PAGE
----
TL;DR – just buy and read this book already, okay? And when you’re done, let me know so we can enthuse about it together.
Longer version: hoo wee.
Right. So, you know when you’re editing your own work, and you’re getting on fairly well (or, at least, you’re getting on with it) and you come up against a book you’ve been wanting to read for ages? And you crumble in the face of temptation, and you read the long-awaited book?
Well. Normally, that would be okay. But when the book is Dave Rudden’s Knights of the Borrowed Dark, you may just have a problem. Because this book is good. Really, really good. So good that it makes everything else around it seem like dross, much like a thousand-watt bulb will drown out a candle flame. As a result, reading your own work in tandem with it is likely to bring on existential dread.
At least, it did for me.
KOTBD is the story of orphan Denizen Hardwick, who lives in Crosscaper Orphanage on Ireland’s west coast. He and his best mate Simon have lived in the orphanage all their lives, and things are pretty grim – but not, on the whole, as grim as they could be. No, there’s plenty of space for things to get way worse – and that happens around the time Denizen turns thirteen. Firstly, two very weird (and extremely spooky) visitors come calling to Crosscaper looking for him (though they go away empty-handed, at least at first), and secondly he discovers he has an aunt he never knew about, who sends her employee to go and pick him up so they can have a heart-to-heart. Naturally, learning about long-lost family, to an orphan, is a bit of a bittersweet thing; great to have an aunt, but why on earth has she never come forward until now?
It all becomes clear when Denizen is on his way to his aunt’s house in Dublin in the company of Grey, her second-in-command. They’re ambushed on the road by something Denizen can’t find words to describe – a creature made of darkness and debris, so powerful it tears a hole in the fabric of reality in order to try to wipe him out. But Grey fights it off, and after a sugary tea (for the shock), they’re on their way again.
But Grey refuses to answer Denizen’s questions. In fact, Denizen has a bunch of questions, and nobody seems interested in answering them.
In Dublin, Denizen realises his aunt lives in an embassy-style building, though the flag isn’t one he’s familiar with. He meets the members of her household, and he marvels at the weirdness of the place – but all that pales into insignificance when he meets his aunt herself. Easily the most impressive female character I think I’ve ever read, I loved Vivian Hardwick from the second I ‘met’ her, despite her initial coldness towards her nephew. Resplendent and powerful and afraid of nothing, this is a woman I would cheer for (from a safe distance). She is a powerful and accomplished member of an ancient order of warriors who set themselves against the Tenebrae, or the creatures of darkness – and, as Denizen soon learns, the same power of Light is in his veins.
But, every time the power is used, there is a Cost to pay, and Denizen must decide whether he is willing to pay the Cost, take up his mantle as a Knight, and fight alongside his aunt – or whether to learn enough to control his power and stop it hurting him or anyone else, and leave the whole thing behind.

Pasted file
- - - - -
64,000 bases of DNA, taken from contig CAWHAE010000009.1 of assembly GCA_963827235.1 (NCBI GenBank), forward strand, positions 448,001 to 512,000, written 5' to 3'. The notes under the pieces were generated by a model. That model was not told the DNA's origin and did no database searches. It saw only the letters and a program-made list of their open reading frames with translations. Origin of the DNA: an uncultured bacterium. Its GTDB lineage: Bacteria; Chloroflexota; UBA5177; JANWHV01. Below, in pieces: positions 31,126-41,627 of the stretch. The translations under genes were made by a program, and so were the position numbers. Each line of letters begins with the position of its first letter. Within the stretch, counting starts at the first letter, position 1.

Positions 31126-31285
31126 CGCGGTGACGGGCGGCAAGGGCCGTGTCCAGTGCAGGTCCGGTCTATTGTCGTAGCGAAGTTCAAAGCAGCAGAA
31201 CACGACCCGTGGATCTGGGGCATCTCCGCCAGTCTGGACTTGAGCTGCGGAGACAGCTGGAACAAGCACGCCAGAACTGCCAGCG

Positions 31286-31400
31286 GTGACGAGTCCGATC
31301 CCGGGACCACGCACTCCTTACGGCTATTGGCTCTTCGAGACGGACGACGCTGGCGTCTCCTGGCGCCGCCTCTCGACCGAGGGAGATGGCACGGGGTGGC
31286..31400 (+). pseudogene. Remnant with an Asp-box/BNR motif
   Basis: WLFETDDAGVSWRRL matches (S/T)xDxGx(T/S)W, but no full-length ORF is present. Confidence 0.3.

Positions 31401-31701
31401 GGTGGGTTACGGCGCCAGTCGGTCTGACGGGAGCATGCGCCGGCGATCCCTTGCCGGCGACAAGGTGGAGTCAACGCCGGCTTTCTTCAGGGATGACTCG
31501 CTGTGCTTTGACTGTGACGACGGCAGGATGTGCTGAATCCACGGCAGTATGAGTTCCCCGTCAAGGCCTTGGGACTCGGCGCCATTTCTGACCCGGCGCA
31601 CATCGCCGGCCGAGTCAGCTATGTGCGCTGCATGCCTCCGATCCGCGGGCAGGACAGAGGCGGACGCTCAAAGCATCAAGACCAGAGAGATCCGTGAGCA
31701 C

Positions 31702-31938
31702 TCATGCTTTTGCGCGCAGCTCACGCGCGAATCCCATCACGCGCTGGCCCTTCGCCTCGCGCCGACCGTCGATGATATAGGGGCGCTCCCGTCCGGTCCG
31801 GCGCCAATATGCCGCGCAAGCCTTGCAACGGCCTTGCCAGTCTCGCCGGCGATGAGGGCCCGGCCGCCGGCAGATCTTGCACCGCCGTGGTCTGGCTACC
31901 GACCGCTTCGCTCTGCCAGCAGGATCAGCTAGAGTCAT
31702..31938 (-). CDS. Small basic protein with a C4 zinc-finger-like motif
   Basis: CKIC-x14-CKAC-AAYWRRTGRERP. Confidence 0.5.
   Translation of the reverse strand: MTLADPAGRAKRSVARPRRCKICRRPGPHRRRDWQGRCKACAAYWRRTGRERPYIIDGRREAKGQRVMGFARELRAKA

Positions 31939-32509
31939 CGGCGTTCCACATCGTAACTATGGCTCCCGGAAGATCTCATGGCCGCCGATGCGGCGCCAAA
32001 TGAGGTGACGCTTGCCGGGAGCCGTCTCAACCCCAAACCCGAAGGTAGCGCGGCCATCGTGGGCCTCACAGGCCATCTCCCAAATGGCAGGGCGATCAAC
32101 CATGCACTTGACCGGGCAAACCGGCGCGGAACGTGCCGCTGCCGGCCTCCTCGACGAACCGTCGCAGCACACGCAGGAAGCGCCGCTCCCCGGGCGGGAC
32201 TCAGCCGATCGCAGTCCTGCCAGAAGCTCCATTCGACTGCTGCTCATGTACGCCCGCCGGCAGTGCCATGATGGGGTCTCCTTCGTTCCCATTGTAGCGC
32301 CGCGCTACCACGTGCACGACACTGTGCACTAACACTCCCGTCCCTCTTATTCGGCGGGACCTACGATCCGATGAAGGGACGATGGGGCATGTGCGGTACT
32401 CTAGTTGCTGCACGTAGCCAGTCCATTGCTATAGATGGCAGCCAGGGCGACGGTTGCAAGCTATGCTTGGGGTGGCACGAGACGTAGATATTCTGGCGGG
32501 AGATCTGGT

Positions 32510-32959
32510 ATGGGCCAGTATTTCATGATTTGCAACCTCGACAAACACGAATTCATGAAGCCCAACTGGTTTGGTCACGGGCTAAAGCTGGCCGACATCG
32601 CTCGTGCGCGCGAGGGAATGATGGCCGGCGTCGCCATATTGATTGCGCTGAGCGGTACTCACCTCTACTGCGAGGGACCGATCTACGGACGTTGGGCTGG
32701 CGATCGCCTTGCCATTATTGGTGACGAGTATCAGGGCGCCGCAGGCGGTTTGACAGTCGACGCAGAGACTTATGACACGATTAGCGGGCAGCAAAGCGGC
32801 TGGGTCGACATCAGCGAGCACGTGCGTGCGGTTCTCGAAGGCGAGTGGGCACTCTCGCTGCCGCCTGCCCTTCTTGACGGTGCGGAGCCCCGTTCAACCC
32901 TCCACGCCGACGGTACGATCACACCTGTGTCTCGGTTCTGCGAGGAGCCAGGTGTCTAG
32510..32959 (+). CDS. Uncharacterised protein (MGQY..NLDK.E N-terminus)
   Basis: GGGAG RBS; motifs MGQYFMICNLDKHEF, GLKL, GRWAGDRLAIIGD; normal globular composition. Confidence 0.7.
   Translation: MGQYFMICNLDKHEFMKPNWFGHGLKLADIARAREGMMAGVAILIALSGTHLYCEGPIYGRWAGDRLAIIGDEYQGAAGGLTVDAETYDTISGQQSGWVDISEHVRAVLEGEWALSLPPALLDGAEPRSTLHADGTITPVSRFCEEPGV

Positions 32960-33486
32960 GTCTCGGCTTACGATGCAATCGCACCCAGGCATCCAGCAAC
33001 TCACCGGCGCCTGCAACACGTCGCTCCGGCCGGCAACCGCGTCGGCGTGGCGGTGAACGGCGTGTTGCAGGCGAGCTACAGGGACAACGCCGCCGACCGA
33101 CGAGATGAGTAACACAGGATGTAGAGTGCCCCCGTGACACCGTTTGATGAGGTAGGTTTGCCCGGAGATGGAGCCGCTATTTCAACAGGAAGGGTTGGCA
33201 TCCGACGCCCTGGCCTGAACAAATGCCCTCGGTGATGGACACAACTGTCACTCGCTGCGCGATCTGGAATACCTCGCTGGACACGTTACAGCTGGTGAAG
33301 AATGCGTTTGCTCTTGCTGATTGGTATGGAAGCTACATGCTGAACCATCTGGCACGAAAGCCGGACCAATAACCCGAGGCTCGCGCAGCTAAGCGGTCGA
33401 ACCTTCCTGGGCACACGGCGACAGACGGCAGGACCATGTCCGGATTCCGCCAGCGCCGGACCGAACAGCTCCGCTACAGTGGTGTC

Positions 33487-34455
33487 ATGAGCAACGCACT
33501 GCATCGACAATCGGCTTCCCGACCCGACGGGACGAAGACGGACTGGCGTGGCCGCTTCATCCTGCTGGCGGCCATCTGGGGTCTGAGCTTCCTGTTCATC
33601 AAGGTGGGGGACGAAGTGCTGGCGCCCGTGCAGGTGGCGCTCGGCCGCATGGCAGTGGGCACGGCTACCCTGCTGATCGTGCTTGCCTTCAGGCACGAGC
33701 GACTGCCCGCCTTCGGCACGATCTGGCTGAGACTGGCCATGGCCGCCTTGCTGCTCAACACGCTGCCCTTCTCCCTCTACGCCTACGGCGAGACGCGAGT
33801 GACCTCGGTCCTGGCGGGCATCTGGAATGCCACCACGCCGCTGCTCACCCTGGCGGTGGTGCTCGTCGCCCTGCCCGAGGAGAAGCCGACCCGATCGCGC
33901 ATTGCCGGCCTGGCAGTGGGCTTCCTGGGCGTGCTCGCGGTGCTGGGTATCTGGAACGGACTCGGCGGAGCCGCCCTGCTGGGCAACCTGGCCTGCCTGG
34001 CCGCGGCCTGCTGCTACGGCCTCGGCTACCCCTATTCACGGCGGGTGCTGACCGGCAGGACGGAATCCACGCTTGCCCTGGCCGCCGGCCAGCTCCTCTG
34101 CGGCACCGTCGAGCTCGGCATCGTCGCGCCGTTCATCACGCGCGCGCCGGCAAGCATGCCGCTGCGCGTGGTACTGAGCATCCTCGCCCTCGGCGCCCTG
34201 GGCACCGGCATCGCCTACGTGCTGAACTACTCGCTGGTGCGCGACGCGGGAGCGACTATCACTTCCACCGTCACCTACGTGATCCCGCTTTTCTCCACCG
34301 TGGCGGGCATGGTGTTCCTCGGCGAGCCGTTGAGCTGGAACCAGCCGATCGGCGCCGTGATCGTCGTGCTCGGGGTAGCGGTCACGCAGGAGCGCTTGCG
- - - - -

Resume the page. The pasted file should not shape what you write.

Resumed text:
I think you can probably guess what way he decides to go…
This story, in some ways, is full of things I’d seen before (orphans, hidden relatives, secret powers, turning thirteen), but in another way it’s entirely fresh. In Rudden’s hands, all these elements become brand-new, and the book is utterly compelling. Partly this is down to the writing style, which is absolutely wonderful, filled with expertly judged sentences, spot-on imagery, excellent set-pieces and pitch-perfect dialogue, and partly it’s down to the way the elements are spun, and the small touches which Rudden adds to make things new and interesting, as well as the fascinating characters. Each of them is interesting enough to have a book written about them in their own right, and that’s some achievement. I loved the idea of the Cost, and I loved the downright bone-rattlingly scary baddies (The Man in the Waistcoat, the Woman in White, and the Opening Boy), and I loved Grey (oh, how I loved Grey) and – of course – I adored Denizen himself, brave and determined and snarky and devoted to Simon and awkward and inadequate and utterly perfect. The settings, descriptions, pacing, plot, language and characters in this book are just… look. There aren’t enough superlatives, okay? Suffice to say, I found a home for this one on my Neil Gaiman and Terry Pratchett shelf (no higher honour can be paid to a book in my ownership besides to be placed alongside my Alan Garners and Ursula Le Guins), and I am itching with impatience for the next installment in the trilogy.
Dave Rudden is one of those annoyingly brilliant people, a debut novelist whose work reads like a twenty-year veteran – and he appears to be rather a nice man, to boot. I recommend you follow him on Twitter (@d_ruddenwrites and/or @KOTBDofficial), and I heartily recommend you equip yourself with a copy of Knights of the Borrowed Dark. It is the best book I’ve read in a long time, and it simultaneously gave me the shivers you only get when reading a really excellent piece of literature and the terrors you get when forced to question your own career choices. Don’t read this book if you have any other calls on your time; block off enough hours to finish it in one sitting, and just dive in.
And make sure you leave the lights on.